We finally made it to Toro. Finally. The dark wood clad meets weathered brick walled South End taverna was reminiscent of ones we visited in Spain. It was actually this time last year we were traveling to Madrid, Barcelona and San Sebastian, and with the nostalgia achingly present, the experience at Toro was soul soothing.
We settled into our cozy window side table right away with a pitcher of Sangria ($25) - (significantly more than any Spaniard will charge you!) and perused the Restaurant Week menu. The benefit of visiting Toro during restaurant week is the ability to make a reservation, otherwise they don't take them and from what I have heard, the wait can get brutally long. Their tapas prices seem reasonable and the standard $33.12 per person is comparable to what you might spend regardless.
We started with a pintxo each, the Datiles con Jamon are a fairly standard choice on my part - Medjool dates filled with Cabrales blue cheese wrapped in Jamon Serrano (though missing the crunch of a marcona almond as advertised) and the Corazon is an adventurous choice on Adam's - smoked buffalo hearts with romesco. Both are fantastic.
We select five tapas for the main course beginning with Gambas al Ajillo. These griddled garlic shrimp are wonderfully plump and the casacabel chile sauce is thick, creamy and super flavorful. The platter of bread you are served at the beginning of the meal comes in handy here.
The gambas are a must order in my book, along with the Maíz Asado con Alioli y Queso Cotija, labled La Especialidad de la Casa for good reason, and arguably one of the most well known dishes in Boston. The grilled corn is fiercely smothered in aioli, espelette pepper and aged cheese, so prepare to drench it with a lime wedge and get messy. Remarkably sweet and charred, the corn itself is fall off the cob tender, if there can be such a thing. It surpassed any expectations and puts other dishes of its kind to shame.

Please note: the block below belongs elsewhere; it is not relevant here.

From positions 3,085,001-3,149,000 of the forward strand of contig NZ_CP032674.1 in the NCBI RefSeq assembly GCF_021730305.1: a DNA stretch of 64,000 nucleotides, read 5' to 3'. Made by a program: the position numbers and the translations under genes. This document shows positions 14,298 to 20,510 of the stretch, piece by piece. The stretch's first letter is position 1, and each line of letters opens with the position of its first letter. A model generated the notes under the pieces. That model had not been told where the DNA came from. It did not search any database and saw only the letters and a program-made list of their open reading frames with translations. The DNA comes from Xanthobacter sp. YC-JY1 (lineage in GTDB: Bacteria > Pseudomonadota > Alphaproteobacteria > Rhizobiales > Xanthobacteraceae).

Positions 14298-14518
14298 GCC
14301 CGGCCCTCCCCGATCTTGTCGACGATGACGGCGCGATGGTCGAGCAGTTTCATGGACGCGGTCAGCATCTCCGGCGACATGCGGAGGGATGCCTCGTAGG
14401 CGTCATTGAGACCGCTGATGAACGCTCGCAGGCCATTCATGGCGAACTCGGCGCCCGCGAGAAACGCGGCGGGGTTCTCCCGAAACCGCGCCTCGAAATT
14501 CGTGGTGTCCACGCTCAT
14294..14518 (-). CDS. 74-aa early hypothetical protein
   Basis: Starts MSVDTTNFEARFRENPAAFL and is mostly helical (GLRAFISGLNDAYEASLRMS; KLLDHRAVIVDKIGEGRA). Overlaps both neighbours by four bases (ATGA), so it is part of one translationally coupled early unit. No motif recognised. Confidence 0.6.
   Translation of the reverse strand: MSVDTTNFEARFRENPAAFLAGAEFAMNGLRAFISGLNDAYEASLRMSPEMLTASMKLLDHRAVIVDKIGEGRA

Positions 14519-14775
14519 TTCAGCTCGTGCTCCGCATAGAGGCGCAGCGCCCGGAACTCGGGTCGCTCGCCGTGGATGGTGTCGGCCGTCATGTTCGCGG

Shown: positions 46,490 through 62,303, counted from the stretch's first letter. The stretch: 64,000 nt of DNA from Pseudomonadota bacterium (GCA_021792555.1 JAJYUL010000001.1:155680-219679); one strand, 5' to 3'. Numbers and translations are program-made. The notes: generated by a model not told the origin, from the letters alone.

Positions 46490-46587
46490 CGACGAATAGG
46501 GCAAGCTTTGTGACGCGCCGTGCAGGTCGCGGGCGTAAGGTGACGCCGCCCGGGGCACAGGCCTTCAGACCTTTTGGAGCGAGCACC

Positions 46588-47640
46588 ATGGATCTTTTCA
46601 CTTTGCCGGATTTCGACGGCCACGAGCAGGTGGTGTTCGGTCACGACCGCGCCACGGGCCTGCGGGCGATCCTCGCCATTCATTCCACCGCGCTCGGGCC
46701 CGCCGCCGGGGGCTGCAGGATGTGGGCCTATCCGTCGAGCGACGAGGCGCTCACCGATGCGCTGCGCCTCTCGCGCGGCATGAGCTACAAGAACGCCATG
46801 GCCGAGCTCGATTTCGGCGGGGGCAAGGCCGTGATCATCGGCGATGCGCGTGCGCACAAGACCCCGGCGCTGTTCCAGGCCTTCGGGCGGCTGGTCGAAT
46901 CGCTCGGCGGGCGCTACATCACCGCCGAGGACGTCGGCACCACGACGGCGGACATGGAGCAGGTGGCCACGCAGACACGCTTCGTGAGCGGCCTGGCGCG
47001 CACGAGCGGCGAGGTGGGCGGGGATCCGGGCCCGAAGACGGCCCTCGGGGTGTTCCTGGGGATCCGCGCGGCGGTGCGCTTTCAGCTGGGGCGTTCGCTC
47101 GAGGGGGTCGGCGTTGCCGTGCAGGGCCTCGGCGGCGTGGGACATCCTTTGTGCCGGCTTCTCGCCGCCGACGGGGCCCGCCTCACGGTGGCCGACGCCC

We didn't hesitate to order two tapas featuring pork, first, the Panza de Cerdo offers a substantial and perfectly crispy pork belly paired with briny littleneck clams, smoked potatoes, and celery oyster crackers that reminded me of tater tots. We realized this is Toro's interpretation of clam chowder, and it is exquisite.
On the other hand, Asado de Cerdo presents crispy, spicy pork with a lovely coliflor puree, roasted bone marrow and juicy sauteed green grapes. I could hardly pick a favorite between the two and was elated at our decision to double down on the cerdo.
There was no way we could pass up a bowl of crispy fried Patatas Bravas with thick aioli and spicy tomato sauce (on the bottom, be sure to stir them up). This classic dish takes me right back to Madrid, though, the bravas sauce was always drizzled on top so initially I thought it was missing.
For dessert, a few bites each of Manchego con Membrillo and Churros con Chocolate were shared. For lack of an extra churro (two would have been ideal) I was eating the rich, bitter hot chocolate by the spoonful. Overall our tapas were exceptional and filling, so I really can't complain.
Bottom line, you've got to visit Toro. The atmosphere exudes that of a traditional tapas bar, like many we visited in Spain it feels rustic and trendy all at once. It's comfortable and it's lively. And the food is just that good.